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HomeBusinessAre you adapting with textile production’s sustainable evolution ?

Are you adapting with textile production’s sustainable evolution ?

11 May 2023: By Axel Stuhlreiter, Head of Textile Solutions, Ricoh Graphic Communications, Ricoh Europe.

It will surprise no-one that the fashion industry makes a sizeable contribution to climate change. Research by global management consulting firm McKinsey found the sector was responsible for about 4% of global greenhouse gas emissions (GHG). This is equivalent to the annual emissions of France, Germany, and Great Britain combined.

To meet the United Nations’ sustainability agenda, and meaningfully address its Sustainable Development Goals (SDGs), action, beyond simply signing onto a framework, is required.

This is something global sustainability charity WRAP is working on with its voluntary Textiles 2030 initiative. With the Manchester Fashion Institute and leading businesses and partners across clothing, retail, supply, reuse, and recycling, it is trying to make a difference by accelerating the fashion and textile industry’s move towards circularity.

Using consumer behaviour research, it is helping to inform brands and retailers on how they can bring to market more durable, sustainable, and less resource intensive products. For example, extending the life of clothes by nine extra months can reduce carbon, water, and waste footprints by up to 10% each.

The sustainable, less resource intensive, production of textiles can also be supported by technology.

Aside from already mentioned GHG emissions, traditional, high volume, analogue processes use around 93 billion cubic metres of water annually during production. This is equivalent to the water use of five million people for 12 months.

Digital textile printing is a waterless process that allows for the responsive creation of what is needed, when it is needed. It enables local on demand manufacturing reducing the pressure on transportation, helping reshape the production chain, and delivering energy and raw material consumption savings. It empowers design freedom and customisation of fabrics while supporting short runs and quick reorders.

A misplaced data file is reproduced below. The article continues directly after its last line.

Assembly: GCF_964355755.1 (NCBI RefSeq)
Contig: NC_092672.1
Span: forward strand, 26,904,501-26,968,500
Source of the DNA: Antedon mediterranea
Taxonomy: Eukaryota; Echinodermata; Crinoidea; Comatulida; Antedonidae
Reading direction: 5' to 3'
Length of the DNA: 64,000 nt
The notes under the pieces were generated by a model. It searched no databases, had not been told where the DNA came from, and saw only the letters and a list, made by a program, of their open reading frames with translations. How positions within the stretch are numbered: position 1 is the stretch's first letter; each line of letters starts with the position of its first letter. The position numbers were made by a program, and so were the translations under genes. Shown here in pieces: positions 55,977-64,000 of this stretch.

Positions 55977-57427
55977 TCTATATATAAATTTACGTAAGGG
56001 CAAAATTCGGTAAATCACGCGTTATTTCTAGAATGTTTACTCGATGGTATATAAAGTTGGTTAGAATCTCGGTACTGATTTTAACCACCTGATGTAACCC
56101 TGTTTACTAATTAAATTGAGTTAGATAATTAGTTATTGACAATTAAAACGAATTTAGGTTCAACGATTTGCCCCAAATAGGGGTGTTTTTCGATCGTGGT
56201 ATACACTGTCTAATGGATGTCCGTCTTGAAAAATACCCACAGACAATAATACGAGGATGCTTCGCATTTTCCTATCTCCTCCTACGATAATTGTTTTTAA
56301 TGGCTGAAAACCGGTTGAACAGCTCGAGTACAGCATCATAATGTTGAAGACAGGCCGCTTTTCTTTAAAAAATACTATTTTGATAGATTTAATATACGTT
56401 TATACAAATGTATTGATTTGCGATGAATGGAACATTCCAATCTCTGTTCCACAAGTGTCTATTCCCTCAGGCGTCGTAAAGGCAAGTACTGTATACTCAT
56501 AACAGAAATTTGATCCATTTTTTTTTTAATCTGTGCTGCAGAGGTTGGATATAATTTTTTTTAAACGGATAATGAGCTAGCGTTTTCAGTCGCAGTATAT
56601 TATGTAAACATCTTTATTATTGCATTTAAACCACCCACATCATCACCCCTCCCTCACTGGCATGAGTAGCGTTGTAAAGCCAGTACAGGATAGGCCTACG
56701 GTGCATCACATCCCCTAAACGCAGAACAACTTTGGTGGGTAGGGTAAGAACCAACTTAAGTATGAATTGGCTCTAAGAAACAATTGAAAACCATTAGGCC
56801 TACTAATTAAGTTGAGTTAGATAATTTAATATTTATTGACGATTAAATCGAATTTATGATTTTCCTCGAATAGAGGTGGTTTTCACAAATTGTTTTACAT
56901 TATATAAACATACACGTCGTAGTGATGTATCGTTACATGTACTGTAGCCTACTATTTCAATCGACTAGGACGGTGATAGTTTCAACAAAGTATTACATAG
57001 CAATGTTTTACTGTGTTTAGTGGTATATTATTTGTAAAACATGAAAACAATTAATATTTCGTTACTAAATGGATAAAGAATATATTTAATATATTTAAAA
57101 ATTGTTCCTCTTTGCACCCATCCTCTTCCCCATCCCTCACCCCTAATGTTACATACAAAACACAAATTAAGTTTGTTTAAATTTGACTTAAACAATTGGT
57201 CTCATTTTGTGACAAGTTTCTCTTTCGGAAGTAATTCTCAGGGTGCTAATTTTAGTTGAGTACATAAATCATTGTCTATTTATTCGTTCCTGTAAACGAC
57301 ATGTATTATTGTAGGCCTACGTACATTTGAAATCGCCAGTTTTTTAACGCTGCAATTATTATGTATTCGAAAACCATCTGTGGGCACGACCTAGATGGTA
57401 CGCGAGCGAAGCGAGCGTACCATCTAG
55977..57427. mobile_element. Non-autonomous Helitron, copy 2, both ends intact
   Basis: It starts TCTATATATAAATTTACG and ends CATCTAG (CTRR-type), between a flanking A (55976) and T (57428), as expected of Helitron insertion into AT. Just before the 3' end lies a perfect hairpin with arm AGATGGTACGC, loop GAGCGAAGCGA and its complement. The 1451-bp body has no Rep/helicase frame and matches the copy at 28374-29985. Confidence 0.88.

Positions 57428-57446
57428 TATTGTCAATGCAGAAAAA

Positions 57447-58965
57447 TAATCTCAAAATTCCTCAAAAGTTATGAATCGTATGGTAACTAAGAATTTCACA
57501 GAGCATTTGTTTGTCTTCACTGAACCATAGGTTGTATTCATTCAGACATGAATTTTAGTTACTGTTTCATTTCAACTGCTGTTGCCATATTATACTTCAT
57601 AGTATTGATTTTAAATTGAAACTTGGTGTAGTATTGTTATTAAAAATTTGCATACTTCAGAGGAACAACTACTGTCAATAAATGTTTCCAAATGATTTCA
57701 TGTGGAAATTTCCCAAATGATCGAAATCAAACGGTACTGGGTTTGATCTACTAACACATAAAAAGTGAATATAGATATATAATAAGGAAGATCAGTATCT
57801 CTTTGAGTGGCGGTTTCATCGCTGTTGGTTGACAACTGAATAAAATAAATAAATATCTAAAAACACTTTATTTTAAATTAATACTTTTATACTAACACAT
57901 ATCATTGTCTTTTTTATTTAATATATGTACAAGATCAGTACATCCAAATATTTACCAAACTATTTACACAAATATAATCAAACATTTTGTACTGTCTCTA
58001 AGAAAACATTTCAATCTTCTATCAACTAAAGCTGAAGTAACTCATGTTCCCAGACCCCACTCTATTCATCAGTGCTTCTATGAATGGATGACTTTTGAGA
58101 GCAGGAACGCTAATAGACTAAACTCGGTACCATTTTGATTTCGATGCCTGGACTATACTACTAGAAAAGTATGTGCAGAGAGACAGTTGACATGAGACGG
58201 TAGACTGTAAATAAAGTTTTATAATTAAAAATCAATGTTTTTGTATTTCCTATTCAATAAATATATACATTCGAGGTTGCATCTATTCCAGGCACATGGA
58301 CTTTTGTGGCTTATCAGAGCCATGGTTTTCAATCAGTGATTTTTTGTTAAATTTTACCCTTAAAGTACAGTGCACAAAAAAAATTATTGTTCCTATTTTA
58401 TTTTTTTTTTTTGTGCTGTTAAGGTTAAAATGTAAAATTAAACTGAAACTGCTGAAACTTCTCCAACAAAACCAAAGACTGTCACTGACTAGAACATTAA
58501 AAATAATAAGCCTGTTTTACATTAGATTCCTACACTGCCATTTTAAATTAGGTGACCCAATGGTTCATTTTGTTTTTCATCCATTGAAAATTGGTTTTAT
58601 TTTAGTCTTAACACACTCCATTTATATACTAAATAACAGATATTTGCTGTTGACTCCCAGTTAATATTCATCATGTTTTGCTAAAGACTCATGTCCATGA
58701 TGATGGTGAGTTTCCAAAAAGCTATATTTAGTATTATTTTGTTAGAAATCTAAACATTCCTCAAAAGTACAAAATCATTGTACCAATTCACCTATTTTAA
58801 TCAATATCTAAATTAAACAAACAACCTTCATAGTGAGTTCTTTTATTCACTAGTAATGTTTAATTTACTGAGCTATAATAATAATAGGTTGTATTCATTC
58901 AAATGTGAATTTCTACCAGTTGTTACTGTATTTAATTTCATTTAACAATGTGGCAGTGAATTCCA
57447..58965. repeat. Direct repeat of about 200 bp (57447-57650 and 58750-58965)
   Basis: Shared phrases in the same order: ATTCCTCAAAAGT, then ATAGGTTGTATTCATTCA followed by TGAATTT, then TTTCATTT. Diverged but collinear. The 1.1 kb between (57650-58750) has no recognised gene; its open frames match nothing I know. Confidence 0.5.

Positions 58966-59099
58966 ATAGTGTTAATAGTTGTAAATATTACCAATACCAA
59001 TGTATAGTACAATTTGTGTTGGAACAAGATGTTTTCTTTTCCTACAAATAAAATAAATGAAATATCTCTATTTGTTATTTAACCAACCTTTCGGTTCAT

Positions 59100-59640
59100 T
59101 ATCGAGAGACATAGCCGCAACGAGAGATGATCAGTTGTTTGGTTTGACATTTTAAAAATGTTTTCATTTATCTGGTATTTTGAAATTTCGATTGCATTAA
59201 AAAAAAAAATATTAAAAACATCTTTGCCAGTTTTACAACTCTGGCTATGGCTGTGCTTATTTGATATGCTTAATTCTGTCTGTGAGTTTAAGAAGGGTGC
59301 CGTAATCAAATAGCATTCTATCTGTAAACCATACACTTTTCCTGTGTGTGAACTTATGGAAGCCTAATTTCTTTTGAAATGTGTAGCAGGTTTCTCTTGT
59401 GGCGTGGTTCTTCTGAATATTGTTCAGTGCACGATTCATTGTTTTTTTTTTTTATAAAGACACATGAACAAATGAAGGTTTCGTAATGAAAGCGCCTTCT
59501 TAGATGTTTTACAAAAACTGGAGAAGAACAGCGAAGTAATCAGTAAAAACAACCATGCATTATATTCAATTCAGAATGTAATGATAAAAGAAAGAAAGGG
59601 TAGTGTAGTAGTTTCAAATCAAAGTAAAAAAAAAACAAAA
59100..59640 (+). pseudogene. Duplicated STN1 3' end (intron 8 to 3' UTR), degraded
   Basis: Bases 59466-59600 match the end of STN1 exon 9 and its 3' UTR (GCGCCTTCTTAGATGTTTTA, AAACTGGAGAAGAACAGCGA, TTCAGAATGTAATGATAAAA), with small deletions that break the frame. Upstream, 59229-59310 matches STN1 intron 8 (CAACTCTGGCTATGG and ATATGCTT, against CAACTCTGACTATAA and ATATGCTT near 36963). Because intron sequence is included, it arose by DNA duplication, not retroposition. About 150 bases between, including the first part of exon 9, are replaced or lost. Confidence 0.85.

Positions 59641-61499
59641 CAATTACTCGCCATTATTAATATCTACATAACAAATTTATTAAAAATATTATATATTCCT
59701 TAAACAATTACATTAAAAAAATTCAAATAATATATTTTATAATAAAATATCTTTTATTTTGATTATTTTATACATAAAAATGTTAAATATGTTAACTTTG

Despite these capabilities digital textile printing currently has reached only a global market penetration of 6%. Smither’s The Future of Digital Textile Printing to 2026, expects it to reach 10% as the technology and supply chains catch up with demand.

As a result, the market is projected to see exciting growth. Global volumes are predicted to increase at a Compound Annual Growth Rate (CAGR) of 13.9%, reaching 5.53 billion square meters, by 2026. The €3.16 billion (print service value) in 2020 grew to €3.82 billion in 2021 and with a CAGR of 12.7% it is predicted to hit €6.95 billion in 2026.

Digital Direct To Garment (DTG) printers such as Ricoh’s Ri 2000, the Ri 1000 and the Ri 100 can digitally transform textiles sustainably, locally, responsively, and affordably.

The Ri 2000 and the Ri 1000 also offer expanded application capabilities with their versatile retrofittable Direct to Film (DTF) solution while higher volume industrial production is delivered via third party collaborations.

All these solutions use less water and energy than analogue production methods and require lower quantities of dyes and other chemicals used in the pre and post-treatment phases. With no minimum order requirement they can print just the quantities necessary, on demand, to eliminate long wait times.

By adopting a digitally-powered approach to production, operations can move to more environmentally responsible processes that help realise their business goals and at the same time contribute to a more sustainable future.

To learn more about how this can be achieved through simple integration into everyday production environments talk to our experts at FESPA 2023 (23-26 May) on stand B1 C81.

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